Her: An Experiment in Communication

Posted by Elli S on

Dear Queers,

United States, Canada, UK, Ireland and now Australia. You might guess "places that should be much further along in LGBT equality than they are" or "top 5 weirdest accents to the others on the list". And while both can be debated, these countries are also where Dattch's new app Her has been sweeping across the queer lady community.

The Her app had one goal in mind: to bring queer ladies together to make friends, date and build a community like never before. We're going to explore the pros, cons, and overall experience of Her, the Lesbian App for Lesbians (With a Side of Extra Lesbianism).

This is a real account of my interaction with the app. I have not been compensated for this, I am but a messenger. Or something.

I must admit that I downloaded Her a few months back, and I have been using it fairly regularly. However, a massive update was just released that makes me feel like I'm using it for the VERY FIRST TIME. (It's only for 18+, because Her is at its core a dating app. Sorry, younguns!) Let's dive in, shall we?

Getting Started

When you first sign up to make an account, Her asks you to either connect with Facebook or Instagram. Which is...okay. I found out later that it's to get immediate access to pictures for your profile, but the idea for a lot of queer ladies that there's even a minute chance that your information and activity might be shared on social media is a little off putting.

But we forge ahead, fearless lady warriors that just want some cool queers to hang out with.


Next, you get the option to set your age filters and distance filters, and add some pictures of yourself or text to your profile! Mine includes the city I live in and my sexual orientation (of which there is a 13-option drop down menu that includes "TBD" and "-"), but both of these options are, well, optional.

Let's meet some girls, shall we?

After a quick loading, in which the app promises to "find you all the babes...", profiles begin to pop up. The user can click and like pictures and text for other girls that they're interested in. And if they like a picture of yours too? Well, then you can CHAT. (woo~). This gives you the option to make friends, make connections, and be your cool homo self.

If you're looking for fun lezzy goings-on near you, then Her can definitely provide. On the Feed page, there are two distinct sections: Here, Near and Queer (which is a list of LGBT+ events going on near you) and a newsfeed type space where users can add questions and content for the whole community to see.

FLASH FORWARD *cool lightning bolt emoji*

Now, if you've been using this app for a few months like I have, you've liked a few pictures, chatted a few times, and maybe even attended a meetup or two (which still give me butterflies, to be honest). Now comes the actual review part of the review.

I've actually met some really cool people through Her. Some are great lesbian friendship material, others...well...more than that. But isn't that the point? Girls on Her are interesting and open, and although the app functions similarly to another swipe-left-swipe-right app that we all know and love, Her builds community like none other. I've seen maybe three people that I know thus far, and that's because I've been using it in my hometown and not my college town where optimal usage can take place.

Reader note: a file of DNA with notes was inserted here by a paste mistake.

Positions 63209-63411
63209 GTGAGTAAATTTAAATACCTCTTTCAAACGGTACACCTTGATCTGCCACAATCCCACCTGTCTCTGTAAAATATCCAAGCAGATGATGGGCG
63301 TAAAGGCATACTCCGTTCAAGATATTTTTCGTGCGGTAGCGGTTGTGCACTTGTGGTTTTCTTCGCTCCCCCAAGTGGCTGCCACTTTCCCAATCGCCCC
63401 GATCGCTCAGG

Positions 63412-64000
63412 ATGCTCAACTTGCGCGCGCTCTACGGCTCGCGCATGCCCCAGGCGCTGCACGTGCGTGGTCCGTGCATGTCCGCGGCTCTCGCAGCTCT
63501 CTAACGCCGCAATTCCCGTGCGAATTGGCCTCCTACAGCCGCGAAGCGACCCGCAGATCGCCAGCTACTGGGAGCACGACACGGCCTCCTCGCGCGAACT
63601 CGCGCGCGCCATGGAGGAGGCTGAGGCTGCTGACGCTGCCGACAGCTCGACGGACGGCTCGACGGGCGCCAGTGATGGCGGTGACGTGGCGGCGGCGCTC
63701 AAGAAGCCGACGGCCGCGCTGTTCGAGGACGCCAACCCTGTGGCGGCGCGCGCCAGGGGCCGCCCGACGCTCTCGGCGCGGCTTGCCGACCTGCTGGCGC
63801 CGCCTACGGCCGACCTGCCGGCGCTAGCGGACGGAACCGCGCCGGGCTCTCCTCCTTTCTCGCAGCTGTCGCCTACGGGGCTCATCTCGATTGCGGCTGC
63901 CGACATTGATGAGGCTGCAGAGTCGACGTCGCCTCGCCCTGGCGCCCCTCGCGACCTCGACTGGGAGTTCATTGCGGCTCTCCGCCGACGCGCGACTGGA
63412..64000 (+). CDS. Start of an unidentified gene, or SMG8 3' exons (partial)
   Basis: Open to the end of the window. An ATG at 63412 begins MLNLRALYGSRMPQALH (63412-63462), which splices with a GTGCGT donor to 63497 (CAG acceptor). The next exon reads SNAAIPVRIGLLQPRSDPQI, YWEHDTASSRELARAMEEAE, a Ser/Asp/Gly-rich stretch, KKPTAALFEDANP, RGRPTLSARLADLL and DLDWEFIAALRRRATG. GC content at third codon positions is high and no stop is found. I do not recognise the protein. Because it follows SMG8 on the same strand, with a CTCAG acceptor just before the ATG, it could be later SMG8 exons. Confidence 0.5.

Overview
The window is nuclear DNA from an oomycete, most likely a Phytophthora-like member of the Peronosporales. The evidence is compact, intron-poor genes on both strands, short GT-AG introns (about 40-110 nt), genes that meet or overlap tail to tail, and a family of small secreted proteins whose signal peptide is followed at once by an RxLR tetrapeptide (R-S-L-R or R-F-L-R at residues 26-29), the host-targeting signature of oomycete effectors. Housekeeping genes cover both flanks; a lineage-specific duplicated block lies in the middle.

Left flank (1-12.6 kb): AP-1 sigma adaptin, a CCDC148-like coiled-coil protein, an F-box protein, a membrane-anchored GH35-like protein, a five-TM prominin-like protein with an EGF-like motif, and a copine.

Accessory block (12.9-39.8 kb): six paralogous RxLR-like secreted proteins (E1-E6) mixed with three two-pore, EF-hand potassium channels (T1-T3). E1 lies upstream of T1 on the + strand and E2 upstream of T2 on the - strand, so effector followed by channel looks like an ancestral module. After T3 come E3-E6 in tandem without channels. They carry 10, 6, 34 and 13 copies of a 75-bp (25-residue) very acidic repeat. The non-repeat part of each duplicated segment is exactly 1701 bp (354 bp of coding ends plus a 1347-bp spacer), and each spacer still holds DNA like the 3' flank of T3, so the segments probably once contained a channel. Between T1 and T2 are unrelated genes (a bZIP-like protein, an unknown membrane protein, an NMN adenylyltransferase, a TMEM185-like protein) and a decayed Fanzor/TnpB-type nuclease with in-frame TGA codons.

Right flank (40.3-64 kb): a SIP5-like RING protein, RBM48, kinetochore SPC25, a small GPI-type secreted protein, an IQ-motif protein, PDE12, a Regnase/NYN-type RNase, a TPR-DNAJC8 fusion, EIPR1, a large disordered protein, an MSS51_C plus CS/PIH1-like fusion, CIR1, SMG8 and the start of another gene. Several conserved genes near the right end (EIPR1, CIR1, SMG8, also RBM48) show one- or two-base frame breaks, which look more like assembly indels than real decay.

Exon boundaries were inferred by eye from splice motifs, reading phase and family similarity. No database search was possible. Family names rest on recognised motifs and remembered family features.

The new Feed portion of the app is interesting, although not my favorite. It feels a little artificial, but it's also just a baby in comparison to the rest of the app (which is like...a toddler, I guess? It really hasn't been around for very long).

A few little downsides include that you can only send text and not photos in chat (which makes sense creeper-wise, but what if I want to show a cute girl the giant ball pit that I went to last week?) There's also not a whole lot you can do about other people seeing you. You might set your distance and age limits a certain way, but if someone's are larger than yours, they can still see you.

Still, overall, Her is really great. It does exactly what it advertises, plus adds little safety measures that other dating apps seem to lack. Girls can meet other like-minded girls, a feat which used to be reserved for awkward small talk with the cutie ringing you up at the supermarket to see if she'll let slip about if she's into girls or not.

So begone, ways of the past! Goodbye, praying that someone, ANYONE around you might be LGBT+. Adios, creepy dudes hitting on you in other dating apps. Sayonara, only straight friend groups.

Her is here, and it's here to stay.

And Her might actually save the day.

Catch ya on the flip side,




Elli Streifer is a full time college student, with a little bit too much to say about Harry Potter, outer space and intersectional feminism (among other things). She's an American Sign Language major, probably uses too many emojis and is as gay as the day is long. 50% of the Bobo Academy BlogSquad. Currently blogging out of her dorm room in Boston, Massachusetts. Tweet at her, she's always looking for ideas.

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